Rohlf’s recently completed the first phase of planned work to restore stained glass at the Rye Presbyterian Church. The structure of the 100-year-old south Transept window was totally failing, along with the faded enamels and painted flesh.  The congregation wanted to restore the stained glass properly, in order that it would inspire future generations.

[portfolio_slideshow id=2892]

The exterior protective glazing system was originally fabricated with wooden storm frames and fastened to the stone surrounds; it did not incorporate any type of venting.

Upon removal of the stained glass from the stone grooves, Rohlf’s Stained and Leaded Glass Studio engineered a J. Sussman, Inc. 300 Series double glazed aluminum frame system to fit within the stone lancets and properly support the stained glass sections, replacing any lap leads.  Every precaution was taken to not intrude upon the original stained glass pattern.

In addition to the stained glass photos in this blog post, please see the church Website for more beautiful stained glass images.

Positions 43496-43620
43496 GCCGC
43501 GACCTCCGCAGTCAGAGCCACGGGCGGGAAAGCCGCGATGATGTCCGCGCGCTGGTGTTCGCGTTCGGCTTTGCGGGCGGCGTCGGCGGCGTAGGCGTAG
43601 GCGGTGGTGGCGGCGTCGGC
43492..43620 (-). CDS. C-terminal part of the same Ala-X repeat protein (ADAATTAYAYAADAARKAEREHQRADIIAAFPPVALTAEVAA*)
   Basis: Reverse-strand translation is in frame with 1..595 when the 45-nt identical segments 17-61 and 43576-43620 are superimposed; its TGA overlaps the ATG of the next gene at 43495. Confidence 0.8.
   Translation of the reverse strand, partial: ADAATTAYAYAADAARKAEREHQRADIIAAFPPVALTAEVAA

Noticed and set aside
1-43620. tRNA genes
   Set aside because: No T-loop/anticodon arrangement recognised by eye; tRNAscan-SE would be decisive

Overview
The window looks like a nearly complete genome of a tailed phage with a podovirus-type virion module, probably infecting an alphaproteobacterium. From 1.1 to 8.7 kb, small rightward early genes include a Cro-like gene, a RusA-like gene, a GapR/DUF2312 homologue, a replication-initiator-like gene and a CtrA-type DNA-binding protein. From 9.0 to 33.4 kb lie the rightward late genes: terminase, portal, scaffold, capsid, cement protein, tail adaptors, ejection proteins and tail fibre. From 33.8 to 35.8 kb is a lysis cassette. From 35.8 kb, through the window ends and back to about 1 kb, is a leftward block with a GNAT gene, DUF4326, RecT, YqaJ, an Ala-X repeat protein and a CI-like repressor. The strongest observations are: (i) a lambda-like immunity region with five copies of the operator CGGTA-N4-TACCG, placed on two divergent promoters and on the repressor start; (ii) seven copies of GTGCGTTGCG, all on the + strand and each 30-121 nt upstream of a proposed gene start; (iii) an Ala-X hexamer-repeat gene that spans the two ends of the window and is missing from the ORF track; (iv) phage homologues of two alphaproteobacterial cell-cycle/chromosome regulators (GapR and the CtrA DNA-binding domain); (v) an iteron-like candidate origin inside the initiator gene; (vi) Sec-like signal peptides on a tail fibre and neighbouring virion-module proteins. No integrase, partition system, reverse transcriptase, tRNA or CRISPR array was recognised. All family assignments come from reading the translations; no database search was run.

The stained glass was totally re-leaded.  The faded flesh was restored and plated.  The stained glass was vented to the interior.  The stone reveals were in bad condition and were repaired with a mason contractor that Rohlf’s oversaw.  The new frames were fabricated with an unequal leg frame and installed in between the daylight opening of each lancet.  The interior long leg covered the holes in the stone from the original tee and saddle bars.  Closed cell backer rods were installed into the original stone grooves.  The frames were secured into the stone openings using Hilti masonry fasteners and sealed, both on the interior and exterior with 795 Bronze Dow Corning Silicone.  New ¼” clear annealed glass was installed on the exterior frame and sealed.

The project took five months and was completed according to the Church’s schedule.  The stained glass restoration and the enhanced architectural look of the Church building received positive accolades.